By Chino S. Leyco
Malaysia-based AirAsia has expressed interest in expanding its services in the Philippines to include flights from Davao City to key cities in China, Korea and Malaysia.
In his courtesy call on Finance Secretary Carlos G. Dominguez III, AirAsia Group Chief Executive Tony Fernandes said the lowering or scrapping of the airport or departure tax in small airports will help in realizing the airline’s expansion plans in the Philippines.
Dominguez, in turn, said he will look into this possibility to help slash travel costs and boost trade and tourism.
The finance chief also broached the possibility of airports selling or leasing gates to airlines at different rates depending on the landing times, in lieu of imposing airport taxes.
“I have asked the DOF (Department of Finance) representatives in the airports to tell them to consider this differential pricing, selling gates, rather than a fixed tax,” Dominguez told Fernandes.
Fernandes raised the issue of either removing or lowering the rates in small airports to encourage airlines to put in more flights as he welcomed Dominguez’s proposal for airports to sell or lease gates as a viable alternative to the airport tax.
The AirAsia chief said the low-cost airline is interested in expanding its existing Davao-Singapore flights to include routes from Davao City to China, Korea and Malaysia.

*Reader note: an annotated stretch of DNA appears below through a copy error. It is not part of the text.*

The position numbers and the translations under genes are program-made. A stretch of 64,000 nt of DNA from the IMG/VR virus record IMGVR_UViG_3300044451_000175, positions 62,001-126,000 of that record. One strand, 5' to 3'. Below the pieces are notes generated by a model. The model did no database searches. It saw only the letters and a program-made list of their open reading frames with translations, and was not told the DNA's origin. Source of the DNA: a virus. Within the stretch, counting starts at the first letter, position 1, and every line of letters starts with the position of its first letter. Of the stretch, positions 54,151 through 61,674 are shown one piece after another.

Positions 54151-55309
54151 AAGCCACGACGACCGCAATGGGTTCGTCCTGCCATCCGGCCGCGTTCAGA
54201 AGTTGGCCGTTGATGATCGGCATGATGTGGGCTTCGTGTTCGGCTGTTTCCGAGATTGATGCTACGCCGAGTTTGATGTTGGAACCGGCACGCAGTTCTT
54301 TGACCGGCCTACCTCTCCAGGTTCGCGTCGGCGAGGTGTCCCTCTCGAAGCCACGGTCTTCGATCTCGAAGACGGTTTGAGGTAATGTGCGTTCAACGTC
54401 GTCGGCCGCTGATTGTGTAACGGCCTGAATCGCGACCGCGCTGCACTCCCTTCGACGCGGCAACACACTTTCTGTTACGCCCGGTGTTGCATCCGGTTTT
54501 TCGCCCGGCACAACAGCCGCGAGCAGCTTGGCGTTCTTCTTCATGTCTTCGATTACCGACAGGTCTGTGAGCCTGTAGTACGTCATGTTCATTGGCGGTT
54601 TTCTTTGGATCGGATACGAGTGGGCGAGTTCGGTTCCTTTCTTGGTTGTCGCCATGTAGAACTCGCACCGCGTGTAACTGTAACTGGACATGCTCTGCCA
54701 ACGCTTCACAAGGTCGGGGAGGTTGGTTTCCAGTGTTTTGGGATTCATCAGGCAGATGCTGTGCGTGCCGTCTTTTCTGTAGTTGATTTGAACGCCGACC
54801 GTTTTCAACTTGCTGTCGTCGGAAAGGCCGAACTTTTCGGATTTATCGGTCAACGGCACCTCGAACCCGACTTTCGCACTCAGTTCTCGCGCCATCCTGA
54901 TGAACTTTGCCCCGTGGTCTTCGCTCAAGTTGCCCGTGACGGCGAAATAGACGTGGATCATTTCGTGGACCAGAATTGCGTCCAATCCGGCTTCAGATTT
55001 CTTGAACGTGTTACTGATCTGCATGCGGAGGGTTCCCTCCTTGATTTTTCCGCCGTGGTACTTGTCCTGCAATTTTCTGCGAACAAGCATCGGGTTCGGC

“There’s a big population here. There’s a good business here. We met some farmers who wish to send their cargos directly to these places,” Fernandes said.
Fernandes said there is a “massive opportunity” in expanding the tourism sector in the Philippines once the costs of air travel in coming here are made more affordable by budget airlines whose pricing will depend on how much they are charged for the use of airport terminals.
“The President mentioned the islands here and when I checked it, I said wow, it’s really amazing and we are not worried about Marawi and all that because we think tourism is tourism. People want to come here at a right price,” Fernandes said.
On the issue of privatizing airports, Dominguez told Fernandes that the government is bidding out the operations and maintenance for six airports while the rehabilitation of others could be done through Public-Private Partnerships (PPPs).
Dominguez, a former chairman of Philippine Airlines (PAL) also assured Fernandes that he will take “a hard stand” against the proposal to charge airlines for the overtime pay of Customs personnel at the airports.
“I don’t like it. We will get a hard stand on that. I used to complain about that when I was in PAL. You cannot earn 50 percent above your salary for overtime pay,” Dominguez said.
Joint Circular No. 1 series of 2015 issued by the Civil Service Commission and the Department of Budget and Management sets a maximum overtime pay of 50 percent of the base salary of a government employee.